Sri Lanka blocks some social media platforms after mosque attack in Chilaw

WION Web Team New Delhi, Delhi, India May 13, 2019, 07.44 AM(IST)

File photo: Security personnel are seen at the site of an overnight gun battle, between troops and suspected Islamist militants, on the east coast of Sri Lanka. Photograph:( Reuters )

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Some temporarily blocked apps include Facebook Messenger and Whatsapp.

The Sri Lankan government temporarily blocked some social media network and instant messaging apps after violent incidents marred the country in the fallout of Easter suicide bombings.

Several dozen people threw stones at mosques and Muslim-owned stores and a man was beaten in the town of Chilaw on the west coast on Sunday in a dispute that started on Facebook, news agency Reuters reported.

Some temporarily blocked apps include Facebook Messenger and Whatsapp.

Sri Lankan media also reported incidents in several nearby areas overnight.

Following the incident in Chilaw, a curfew was also imposed in the area which was in effect until 6 am today.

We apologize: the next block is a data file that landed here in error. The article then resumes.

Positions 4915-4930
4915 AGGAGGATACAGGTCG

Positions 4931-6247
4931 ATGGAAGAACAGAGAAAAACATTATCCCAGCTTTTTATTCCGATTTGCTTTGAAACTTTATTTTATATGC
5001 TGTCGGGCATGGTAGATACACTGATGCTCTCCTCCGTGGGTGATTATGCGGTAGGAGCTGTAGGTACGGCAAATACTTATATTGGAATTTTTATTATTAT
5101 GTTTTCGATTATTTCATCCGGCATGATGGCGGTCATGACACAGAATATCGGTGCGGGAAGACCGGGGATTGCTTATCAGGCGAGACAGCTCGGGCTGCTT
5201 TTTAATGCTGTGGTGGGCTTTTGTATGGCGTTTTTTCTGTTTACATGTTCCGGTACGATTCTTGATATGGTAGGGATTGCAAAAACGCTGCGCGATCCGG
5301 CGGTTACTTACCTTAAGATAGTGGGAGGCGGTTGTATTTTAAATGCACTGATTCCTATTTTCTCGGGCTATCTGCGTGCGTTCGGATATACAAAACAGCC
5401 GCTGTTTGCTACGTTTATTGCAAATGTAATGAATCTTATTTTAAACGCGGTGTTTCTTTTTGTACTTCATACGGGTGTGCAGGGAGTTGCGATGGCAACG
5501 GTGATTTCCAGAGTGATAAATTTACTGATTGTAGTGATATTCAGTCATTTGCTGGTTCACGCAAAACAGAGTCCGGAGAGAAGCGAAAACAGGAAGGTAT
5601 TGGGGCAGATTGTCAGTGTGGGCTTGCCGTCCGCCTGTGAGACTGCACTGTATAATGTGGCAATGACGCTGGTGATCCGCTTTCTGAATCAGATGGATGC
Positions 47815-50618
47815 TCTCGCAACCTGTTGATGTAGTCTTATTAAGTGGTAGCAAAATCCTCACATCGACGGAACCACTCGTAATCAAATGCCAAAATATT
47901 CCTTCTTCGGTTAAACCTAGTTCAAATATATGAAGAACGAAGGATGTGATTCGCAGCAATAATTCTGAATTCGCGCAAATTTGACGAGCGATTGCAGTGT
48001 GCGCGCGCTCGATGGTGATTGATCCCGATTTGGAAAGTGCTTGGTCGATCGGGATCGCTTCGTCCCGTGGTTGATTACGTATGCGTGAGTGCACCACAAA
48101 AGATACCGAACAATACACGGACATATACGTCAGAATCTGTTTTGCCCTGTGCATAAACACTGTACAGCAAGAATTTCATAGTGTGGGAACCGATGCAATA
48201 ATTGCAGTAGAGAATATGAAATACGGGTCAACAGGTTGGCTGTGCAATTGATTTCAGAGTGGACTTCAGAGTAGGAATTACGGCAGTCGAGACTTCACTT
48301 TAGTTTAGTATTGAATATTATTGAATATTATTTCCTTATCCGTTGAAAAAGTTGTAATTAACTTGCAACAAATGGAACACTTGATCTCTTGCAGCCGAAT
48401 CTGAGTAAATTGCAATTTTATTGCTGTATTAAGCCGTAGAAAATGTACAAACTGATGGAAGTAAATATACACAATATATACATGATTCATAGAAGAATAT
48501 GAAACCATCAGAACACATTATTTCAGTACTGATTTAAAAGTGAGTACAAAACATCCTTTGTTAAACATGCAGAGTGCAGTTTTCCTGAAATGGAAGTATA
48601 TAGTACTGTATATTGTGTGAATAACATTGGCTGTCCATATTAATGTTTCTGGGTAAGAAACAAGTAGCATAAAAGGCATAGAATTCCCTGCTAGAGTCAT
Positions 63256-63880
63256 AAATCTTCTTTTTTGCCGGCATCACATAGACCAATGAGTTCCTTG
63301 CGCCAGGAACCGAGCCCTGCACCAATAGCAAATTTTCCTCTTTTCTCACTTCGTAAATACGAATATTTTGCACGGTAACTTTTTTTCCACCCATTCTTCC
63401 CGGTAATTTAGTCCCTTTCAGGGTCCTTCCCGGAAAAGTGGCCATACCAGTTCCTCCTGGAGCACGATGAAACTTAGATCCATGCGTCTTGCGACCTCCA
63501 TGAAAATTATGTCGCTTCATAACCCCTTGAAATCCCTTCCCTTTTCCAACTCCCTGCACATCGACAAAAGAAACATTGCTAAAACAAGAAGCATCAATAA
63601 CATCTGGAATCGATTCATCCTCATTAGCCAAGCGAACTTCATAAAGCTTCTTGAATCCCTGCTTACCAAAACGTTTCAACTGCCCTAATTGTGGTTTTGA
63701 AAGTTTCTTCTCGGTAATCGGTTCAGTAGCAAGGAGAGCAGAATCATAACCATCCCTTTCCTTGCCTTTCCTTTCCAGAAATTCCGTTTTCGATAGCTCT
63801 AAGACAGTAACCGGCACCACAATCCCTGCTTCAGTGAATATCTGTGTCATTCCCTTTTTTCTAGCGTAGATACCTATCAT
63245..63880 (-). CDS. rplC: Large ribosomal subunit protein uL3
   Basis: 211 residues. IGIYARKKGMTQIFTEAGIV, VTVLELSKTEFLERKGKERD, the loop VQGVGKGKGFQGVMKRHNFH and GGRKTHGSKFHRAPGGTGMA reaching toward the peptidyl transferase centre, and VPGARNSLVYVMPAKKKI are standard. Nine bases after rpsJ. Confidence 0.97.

According to the report, tension brewing since Saturday between the Catholics and Muslims in the Christian dominated the town. 

On April 21, nine suicide bombers, including a woman, carried out a series of devastating blasts that tore through three churches and three luxury hotels, killing 258 people and injuring over 500 others on the Easter Sunday.

The Islamic State claimed responsibility for the attack, but the government has blamed local Islamist extremist group, the National Thawheed Jama'ath (NTJ), for the bombings.

Early this month, several people were injured in clashes between Muslims and Christians in Negombo, a majority Christian town where St. Sebastian's Church was targeted during the Easter attacks.

After clashes in Negombo, Cardinal Ranjith had appealed to Christians and other communities to show restraint.
Sri Lanka has a population of 21 million which is a patchwork of ethnicities and religions, dominated by the Sinhalese Buddhist majority.

Muslims account for 10 per cent of the population and are the second-largest minority after Hindus. Around seven per cent of Sri Lankans is Christians. 

(With inputs from news agencies)